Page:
Erwin Olaf Follows Time Through Fashion at The Rijksmuseum
Fashion happens now. It is a physical manifestation of how a culture or an artist wants to be seen in the world. Each season offers a new set of looks that become a calling card for that time, and while there are cycles and resurgences of styles, you can trace history through fashion. The Rijksmuseum in Amsterdam is exploring Dutch history through fashion in their latest exhibition, “Catwalk,” with the stewardship of Erwin Olaf who designed the show. With pieces that date all the way back to 1625, the exhibition utilizes the museum’s incredible collection of Dutch fashions and offers an understanding of time and cultures gone by.
Erwin’s artistry has always explored expectations and the reality of pleasant society in work that is both rich and surprising. But the show at Rijksmuseum offered a completely new opportunity. “For several years now I've been exploring alternative ways to present my photographic work and to integrate it in installations, sound, video, and films as means to immerse viewers in a world that fires and challenges their personal imaginations and, ultimately, sparks a stimulating dialogue between the viewer and the work on view," he says. As each patron wanders around the six galleries that make up the show, they enter not only an exhaustive history lesson of Dutch fashion but also Erwin’s vision for how we should understand it. A dark skinned mannequin stands with her arms extended to her sides, wearing a Piet Mondrian inspired dress, facing an army of mannequins dressed in looks that predate the 1960s. In one simple set up, Erwin reminds us how linked our clothes are to the cultures that wear them. He shows us that one dress can recall a movement, and a turn in time.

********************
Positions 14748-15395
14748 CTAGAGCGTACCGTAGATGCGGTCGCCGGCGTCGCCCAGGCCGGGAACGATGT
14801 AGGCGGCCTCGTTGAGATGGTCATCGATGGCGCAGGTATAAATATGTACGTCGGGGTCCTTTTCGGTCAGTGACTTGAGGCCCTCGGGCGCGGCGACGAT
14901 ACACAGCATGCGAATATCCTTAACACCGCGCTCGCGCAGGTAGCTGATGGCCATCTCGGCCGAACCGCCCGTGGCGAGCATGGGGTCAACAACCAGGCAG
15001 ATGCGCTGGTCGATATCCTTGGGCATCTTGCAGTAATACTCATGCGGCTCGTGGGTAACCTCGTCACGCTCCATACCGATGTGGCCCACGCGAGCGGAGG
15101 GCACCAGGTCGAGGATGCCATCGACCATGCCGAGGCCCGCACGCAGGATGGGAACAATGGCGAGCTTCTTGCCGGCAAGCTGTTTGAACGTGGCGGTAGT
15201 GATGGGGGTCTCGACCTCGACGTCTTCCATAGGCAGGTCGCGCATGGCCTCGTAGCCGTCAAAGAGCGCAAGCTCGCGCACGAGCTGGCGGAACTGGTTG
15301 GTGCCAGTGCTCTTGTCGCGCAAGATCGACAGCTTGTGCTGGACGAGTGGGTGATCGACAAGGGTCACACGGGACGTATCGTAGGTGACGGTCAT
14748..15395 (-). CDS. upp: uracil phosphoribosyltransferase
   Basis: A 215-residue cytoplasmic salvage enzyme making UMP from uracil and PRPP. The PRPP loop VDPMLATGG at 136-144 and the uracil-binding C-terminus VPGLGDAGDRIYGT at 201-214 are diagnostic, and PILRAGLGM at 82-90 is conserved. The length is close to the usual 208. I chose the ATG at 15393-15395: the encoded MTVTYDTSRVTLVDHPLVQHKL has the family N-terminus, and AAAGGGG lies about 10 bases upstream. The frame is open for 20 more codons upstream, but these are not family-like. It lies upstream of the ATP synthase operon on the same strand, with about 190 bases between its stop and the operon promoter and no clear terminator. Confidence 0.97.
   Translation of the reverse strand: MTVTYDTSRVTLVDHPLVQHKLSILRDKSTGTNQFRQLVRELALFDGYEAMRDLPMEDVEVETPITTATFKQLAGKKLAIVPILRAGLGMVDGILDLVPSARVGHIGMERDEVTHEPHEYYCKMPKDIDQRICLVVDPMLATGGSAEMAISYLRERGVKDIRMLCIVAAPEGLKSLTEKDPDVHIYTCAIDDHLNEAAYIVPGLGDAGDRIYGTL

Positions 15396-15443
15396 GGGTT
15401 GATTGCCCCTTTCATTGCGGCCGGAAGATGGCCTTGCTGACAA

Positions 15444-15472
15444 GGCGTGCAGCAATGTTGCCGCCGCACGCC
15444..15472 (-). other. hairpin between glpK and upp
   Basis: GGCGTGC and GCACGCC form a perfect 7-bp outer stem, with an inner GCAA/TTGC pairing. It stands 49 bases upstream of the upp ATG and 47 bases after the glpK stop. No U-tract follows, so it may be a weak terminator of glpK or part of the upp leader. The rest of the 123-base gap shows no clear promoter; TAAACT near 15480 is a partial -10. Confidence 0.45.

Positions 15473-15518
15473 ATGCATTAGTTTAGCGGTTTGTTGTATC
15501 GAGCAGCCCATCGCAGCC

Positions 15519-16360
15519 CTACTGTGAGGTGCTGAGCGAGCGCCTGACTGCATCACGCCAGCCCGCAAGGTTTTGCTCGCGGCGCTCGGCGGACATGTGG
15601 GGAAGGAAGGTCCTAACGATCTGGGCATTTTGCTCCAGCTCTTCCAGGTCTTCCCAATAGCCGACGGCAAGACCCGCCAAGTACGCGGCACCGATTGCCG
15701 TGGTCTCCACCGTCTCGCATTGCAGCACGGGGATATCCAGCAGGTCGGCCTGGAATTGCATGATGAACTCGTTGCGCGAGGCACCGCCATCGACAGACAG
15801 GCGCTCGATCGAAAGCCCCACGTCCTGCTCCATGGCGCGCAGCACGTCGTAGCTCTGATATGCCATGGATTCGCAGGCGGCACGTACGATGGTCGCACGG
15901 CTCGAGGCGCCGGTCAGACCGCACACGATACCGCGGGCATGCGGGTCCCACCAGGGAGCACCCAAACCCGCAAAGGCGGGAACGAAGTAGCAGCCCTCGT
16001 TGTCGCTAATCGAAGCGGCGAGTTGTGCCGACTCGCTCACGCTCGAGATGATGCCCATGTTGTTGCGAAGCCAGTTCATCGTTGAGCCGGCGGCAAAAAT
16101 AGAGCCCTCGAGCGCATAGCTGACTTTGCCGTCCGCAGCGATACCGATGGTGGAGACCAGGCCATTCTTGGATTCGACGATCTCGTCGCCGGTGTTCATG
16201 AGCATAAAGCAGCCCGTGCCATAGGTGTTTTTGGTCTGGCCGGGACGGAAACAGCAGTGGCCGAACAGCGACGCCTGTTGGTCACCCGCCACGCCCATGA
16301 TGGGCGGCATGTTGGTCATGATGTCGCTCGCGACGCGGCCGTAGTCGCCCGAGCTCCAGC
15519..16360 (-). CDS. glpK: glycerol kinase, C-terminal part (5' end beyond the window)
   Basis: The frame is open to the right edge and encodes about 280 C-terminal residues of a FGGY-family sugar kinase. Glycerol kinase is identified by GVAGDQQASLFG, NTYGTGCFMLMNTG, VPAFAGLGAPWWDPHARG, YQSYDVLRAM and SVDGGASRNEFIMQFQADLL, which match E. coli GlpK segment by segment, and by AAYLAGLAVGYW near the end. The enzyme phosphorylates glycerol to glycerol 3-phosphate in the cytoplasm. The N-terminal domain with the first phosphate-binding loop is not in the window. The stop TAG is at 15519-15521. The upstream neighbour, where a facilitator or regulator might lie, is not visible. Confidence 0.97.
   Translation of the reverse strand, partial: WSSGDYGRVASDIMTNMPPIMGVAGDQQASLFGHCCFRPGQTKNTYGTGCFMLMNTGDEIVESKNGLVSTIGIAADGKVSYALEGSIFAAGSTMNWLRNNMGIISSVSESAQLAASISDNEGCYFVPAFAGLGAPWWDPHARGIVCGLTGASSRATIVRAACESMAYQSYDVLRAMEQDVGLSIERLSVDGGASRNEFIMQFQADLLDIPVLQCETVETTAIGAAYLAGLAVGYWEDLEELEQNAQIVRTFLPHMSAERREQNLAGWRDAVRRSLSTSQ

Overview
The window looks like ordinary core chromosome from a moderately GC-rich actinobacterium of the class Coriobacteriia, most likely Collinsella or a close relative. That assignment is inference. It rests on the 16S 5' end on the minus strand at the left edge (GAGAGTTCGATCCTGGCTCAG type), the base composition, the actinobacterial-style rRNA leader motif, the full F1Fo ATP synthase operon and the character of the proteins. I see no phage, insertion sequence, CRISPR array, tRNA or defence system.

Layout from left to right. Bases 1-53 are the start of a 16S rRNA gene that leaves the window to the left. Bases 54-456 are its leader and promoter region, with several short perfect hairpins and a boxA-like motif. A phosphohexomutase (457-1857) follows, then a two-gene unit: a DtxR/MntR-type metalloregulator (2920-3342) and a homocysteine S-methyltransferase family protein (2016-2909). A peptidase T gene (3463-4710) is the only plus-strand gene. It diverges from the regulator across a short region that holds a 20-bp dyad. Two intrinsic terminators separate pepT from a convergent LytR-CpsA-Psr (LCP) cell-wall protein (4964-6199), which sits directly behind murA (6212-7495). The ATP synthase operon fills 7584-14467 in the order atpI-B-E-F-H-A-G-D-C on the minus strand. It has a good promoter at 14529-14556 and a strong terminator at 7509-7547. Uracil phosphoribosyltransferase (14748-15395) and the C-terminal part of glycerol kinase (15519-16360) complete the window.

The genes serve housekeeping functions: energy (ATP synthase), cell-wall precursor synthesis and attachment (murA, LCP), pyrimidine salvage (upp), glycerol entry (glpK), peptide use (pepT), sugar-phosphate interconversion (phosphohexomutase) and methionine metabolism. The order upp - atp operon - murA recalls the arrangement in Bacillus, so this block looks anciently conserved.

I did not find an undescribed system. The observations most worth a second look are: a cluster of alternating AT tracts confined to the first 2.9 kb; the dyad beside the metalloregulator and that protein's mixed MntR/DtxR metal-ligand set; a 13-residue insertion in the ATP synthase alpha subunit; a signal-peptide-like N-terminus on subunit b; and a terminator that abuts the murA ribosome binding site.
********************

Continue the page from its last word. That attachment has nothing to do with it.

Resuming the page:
In addition to designing the show, Erwin also shot a collection of photographs that pair with the exhibit, bringing his vision to life even more acutely. In these images, Erwin infuses the emotion and gesture that aren't possible with mannequins, bringing in a context that would otherwise prove impossible. It's a balance of the human element that only Erwin can offer.
To see Erwin in action at the museum, check out the Behind the Scenes video below.